Investigation 1.2.1 gives students immediate practice in applying the terminology of Section 1.1.  We strongly encourage you to allow the students to work through these questions, at least through (j), on their own first.  Question (c) asks students to use Excel, but again they could do that outside of class or you could demonstrate it for them.  Students will struggle and you need to visit them often to make sure they are getting the answers correct (e.g., how they state the variables, whether they see “amount of smoking” as categorical, and calculation of the odds-ratios).  The odds-ratios questions are asked to encourage them to treat having lung cancer as a success and putting the non-smokers odds in the denominator.  This ensures the odds-ratio is greater than one and treats the non-smokers as the reference group to compare to.  The main criticism we expect to hear about in (j) is age but even after the odds-ratios were “adjusted” for age there could be other differences between the groups again, e.g., socio-economic status, diet, exercise that are related to both smoking status and occurrence of lung cancer. 


Question (l) is a subtle point but important for students to think about.  The point here is that this proportion is not a reasonable estimate because the experimenters fixed the number of lung cancer and control patients by design (i.e., a case-control study).  In this text, we tend to distinguish between the types of study (case-control, cohort, cross-classification) and the type of design (retrospective, prospective).  These are not clear distinctions and you may not wish to spend too long on them.  It is much more important for students to distinguish between observational studies and experiments, but also always considering the implications of the study design on the final interpretations of the results.  Questions (m) and (n), about when we can draw cause/effect conclusions and when we can generalize results to larger population, are important ones that will arise throughout the course, so it’s worth drawing students’ attention to them.  In particular, we want students to get into the habit of seeing these as two distinct questions, answered based on different criteria, to always be asked when summarizing the conclusions of a study.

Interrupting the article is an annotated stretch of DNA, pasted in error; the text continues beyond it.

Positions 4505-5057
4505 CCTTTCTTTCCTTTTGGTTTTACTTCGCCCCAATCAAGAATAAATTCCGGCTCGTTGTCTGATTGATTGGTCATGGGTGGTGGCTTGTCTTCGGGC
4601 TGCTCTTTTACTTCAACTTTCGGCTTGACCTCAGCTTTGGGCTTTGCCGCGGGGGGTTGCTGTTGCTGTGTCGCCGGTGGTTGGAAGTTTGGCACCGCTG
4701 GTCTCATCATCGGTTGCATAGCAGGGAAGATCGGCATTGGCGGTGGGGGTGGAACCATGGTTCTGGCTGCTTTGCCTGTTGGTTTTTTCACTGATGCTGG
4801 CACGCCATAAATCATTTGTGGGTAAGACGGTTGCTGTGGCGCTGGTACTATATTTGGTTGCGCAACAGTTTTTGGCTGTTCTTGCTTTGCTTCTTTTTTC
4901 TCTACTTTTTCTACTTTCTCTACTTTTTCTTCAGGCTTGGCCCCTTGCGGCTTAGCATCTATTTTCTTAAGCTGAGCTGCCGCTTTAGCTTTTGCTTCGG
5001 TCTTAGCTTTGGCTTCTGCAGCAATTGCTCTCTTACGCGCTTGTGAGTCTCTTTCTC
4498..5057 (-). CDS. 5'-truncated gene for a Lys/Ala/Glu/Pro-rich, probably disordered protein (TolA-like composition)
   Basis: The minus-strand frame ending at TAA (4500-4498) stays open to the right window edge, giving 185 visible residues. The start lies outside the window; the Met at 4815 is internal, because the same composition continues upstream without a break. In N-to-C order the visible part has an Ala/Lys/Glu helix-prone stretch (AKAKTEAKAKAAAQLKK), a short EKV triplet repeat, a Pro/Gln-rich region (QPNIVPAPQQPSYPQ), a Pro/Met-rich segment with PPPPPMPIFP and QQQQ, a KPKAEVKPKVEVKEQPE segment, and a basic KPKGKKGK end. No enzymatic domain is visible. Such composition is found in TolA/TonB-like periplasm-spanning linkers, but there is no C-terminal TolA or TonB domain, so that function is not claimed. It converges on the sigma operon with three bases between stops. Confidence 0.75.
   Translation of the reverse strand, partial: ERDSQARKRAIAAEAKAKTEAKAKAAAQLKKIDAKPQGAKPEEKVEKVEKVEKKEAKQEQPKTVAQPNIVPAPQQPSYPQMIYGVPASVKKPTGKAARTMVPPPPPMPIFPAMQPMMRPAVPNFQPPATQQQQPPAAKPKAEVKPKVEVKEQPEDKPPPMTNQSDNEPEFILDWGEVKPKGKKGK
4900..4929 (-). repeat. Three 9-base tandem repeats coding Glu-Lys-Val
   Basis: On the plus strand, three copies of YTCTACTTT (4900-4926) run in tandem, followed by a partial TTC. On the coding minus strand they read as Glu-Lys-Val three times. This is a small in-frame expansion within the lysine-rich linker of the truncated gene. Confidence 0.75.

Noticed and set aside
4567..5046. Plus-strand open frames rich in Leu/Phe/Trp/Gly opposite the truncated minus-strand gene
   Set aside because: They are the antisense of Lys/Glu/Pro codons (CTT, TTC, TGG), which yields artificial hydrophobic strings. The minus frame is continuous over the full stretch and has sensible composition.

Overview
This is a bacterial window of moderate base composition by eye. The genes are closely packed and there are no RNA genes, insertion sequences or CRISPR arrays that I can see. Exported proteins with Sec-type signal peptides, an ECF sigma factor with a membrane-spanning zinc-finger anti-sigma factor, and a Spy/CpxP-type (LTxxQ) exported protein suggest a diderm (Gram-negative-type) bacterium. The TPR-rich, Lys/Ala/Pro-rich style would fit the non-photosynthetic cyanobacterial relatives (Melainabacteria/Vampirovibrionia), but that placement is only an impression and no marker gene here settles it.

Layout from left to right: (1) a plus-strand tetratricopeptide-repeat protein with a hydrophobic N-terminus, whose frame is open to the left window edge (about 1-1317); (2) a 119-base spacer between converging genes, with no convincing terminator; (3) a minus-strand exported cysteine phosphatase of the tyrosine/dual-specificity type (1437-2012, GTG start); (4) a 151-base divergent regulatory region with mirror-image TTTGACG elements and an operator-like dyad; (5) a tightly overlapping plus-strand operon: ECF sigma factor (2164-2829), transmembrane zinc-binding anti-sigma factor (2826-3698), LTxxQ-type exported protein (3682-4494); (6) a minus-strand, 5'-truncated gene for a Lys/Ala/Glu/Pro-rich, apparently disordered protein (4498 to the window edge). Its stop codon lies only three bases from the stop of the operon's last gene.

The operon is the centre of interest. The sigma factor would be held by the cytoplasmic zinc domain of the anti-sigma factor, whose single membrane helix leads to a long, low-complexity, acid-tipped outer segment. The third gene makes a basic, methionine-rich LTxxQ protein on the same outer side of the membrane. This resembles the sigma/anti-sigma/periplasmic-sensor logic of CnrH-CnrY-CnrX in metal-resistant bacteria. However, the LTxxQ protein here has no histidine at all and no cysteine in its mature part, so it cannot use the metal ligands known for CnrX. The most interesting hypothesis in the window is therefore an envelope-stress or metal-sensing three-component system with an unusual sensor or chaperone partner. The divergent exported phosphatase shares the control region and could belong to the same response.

Investigation 1.2.2 provides students with more practice and gets them to again think in terms of association.  They should be able to tell you some advantages to the prospective design over the retrospective design (e.g., not relying on memory, seeing what develops instead of taking people who are already sick).  However this does not take into account any of the other possible confounding variables or that they only selected healthy, white men initially.  You may want to pre-create the Excel worksheet for them and then have them open it and start from there.


The Excel Exploration can be done inside or outside of class.  I had students finish it in pairs outside of class and then turn in a report of their results.  They should see that the odds-ratio and the relative risk are similar when the baseline risk is small and that they can be very different from 1 even for the same difference in proportions.  This is also the first time they really see that the OR and RR are equal to one when the difference in proportions is zero.  We encourage you to have them view the updating segmented bar graph throughout these calculations to also see the changes visually.  This exploration is essentially playing with formulas but allows them to come to a deeper understanding of the formulas, how to express them, and hopefully how they are related.  Some issues you might want to ask them about afterwards (in class or in a written report) include:

- when will RR and OR be similar in value (you can even lead a discussion of the mathematical relationship OR = RR(1-p2)/(1-p1) )

- when are RR and OR more useful values to look at than the difference in proportions (primarily when the success proportions are very small or very large)

- when will RR and OR be equal to 1 and what does that imply about the relationship between the variables/the difference in proportions

These comparisons should fall out if they follow the structure of the examples and what changed with each table.  You also need to decide how much of the Excel output you want them to turn in.